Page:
Navy led the nation in rushing last season with an average of 360.5 yards per game. That’s not first time they’ve done that. But in 2019, that offensive line was so incredibly dominant that the Mids rushing average was a staggering 62 yards per game better than the team that finished second (Air Force). I thought that was a pretty big number. And it got me to thinking if any other team had separated themselves from the rest of the pack by that wide a margin.

Navy Center Ford Higgins anchored the Mids’ record setting offensive line. (Photo Courtesy of NAAA)

So I went to ESPN’s archive of college football statistics. You can access the previous rolling 16 years worth of numbers. I looked up the top ranked rushing teams for every season going back to 2004. It turns out that no team finishing first had a differential better than the 62 yards the Mids registered last year. In fact, no team got within eight yards of it. So the yards per game differential was what helped qualify the rushing yards per game for the cool statistics list. The next closest was when Army posted a 53.6 yard differential over 2nd place Air Force in 2012. Not bad, but that superiority didn’t translate into wins because Army just wasn’t efficient in the red zone. They did most of their damage between the 20s. Those yards are basically meaningless if an offense can’t finish. And as you saw in the previous statistic, Navy’s conversion rate was pretty impressive.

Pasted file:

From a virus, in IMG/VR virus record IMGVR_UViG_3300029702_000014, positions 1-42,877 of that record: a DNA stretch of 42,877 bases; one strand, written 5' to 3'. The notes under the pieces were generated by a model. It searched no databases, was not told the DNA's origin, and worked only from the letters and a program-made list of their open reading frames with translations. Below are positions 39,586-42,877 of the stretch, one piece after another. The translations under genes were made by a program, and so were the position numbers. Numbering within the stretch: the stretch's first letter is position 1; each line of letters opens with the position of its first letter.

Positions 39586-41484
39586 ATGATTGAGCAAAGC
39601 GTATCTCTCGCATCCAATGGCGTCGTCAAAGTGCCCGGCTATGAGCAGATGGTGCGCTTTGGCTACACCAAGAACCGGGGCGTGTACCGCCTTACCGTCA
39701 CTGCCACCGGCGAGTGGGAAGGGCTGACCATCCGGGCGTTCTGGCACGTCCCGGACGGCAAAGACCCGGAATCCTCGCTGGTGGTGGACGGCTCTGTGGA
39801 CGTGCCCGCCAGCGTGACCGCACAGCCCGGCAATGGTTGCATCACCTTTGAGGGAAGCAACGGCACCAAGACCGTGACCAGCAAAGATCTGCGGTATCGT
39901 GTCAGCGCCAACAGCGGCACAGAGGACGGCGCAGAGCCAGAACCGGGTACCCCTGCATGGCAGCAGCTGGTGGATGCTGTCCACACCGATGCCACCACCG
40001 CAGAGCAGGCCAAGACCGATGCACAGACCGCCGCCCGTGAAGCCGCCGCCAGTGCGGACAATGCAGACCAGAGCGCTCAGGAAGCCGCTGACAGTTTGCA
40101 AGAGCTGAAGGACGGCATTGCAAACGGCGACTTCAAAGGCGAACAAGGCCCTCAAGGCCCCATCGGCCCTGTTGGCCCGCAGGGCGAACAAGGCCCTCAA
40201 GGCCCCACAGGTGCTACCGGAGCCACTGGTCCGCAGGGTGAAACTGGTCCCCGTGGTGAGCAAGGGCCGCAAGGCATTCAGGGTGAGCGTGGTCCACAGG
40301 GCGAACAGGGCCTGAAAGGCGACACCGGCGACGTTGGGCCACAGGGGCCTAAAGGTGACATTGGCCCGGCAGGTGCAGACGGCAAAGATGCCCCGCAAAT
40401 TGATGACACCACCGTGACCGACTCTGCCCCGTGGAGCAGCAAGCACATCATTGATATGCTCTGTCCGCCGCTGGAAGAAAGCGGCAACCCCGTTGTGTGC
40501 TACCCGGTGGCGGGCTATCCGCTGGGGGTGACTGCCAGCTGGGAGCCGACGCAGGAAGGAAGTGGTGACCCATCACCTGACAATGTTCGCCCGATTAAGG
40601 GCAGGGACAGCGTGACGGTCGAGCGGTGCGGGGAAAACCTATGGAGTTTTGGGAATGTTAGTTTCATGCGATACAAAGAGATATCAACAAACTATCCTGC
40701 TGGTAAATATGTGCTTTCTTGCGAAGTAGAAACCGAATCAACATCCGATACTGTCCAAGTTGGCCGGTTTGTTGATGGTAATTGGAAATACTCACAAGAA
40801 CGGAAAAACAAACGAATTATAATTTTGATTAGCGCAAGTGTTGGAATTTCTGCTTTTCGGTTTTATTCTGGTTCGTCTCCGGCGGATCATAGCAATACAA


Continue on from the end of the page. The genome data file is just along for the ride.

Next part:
Cool Statistic #4: Ridiculous Single Game Rushing Averages

One indicator of a player having a good day running the ball is the average yards per carry. If that number is above five with an average of 12-15 carries per game, that’s a very solid day’s work. Any number higher than five is a bonus. It tells you that the player running the ball has some skills, and that his offensive line is definitely getting the job done.

Jamale Carothers is featured in Cool Statistic #4
Navy FB Jamale Carothers (Photo Courtesy of NAAA)

In 2019, Navy had a player average over 10 yards per carry (on at least 15 carries) during a game not once, but twice. Against Houston, the offensive line ran their trap play to perfection, and Jamale Carothers went crazy. He reeled off 188 yards on 18 carries (10.4 yds/carry). He also scored five touchdowns, and the Mids equaled their highest point total of the year in a 56-41 win.

Of course, Malcolm Perry was the second player to average over 10 yards per carry in the Army game. He ran for 304 yards on 29 carries (10.5 yds/carry). Here’s what was most remarkable to me though. Perry looked just as fresh on his final run (a 15 yard touchdown) as he did at the start of the game. His 304 total yards broke the record set by Eddie Meyers that had stood for 41 years (the first Army-Navy game I watched). The yards per carry easily comes in fourth on our cool statistics list. When your offensive line is dominating at the point of attack to where one of your ball carriers is averaging a first down every time he gets his hands on the ball, it’s going to be a good day.

Cool Statistic #3: Things Aren’t Always as They Seem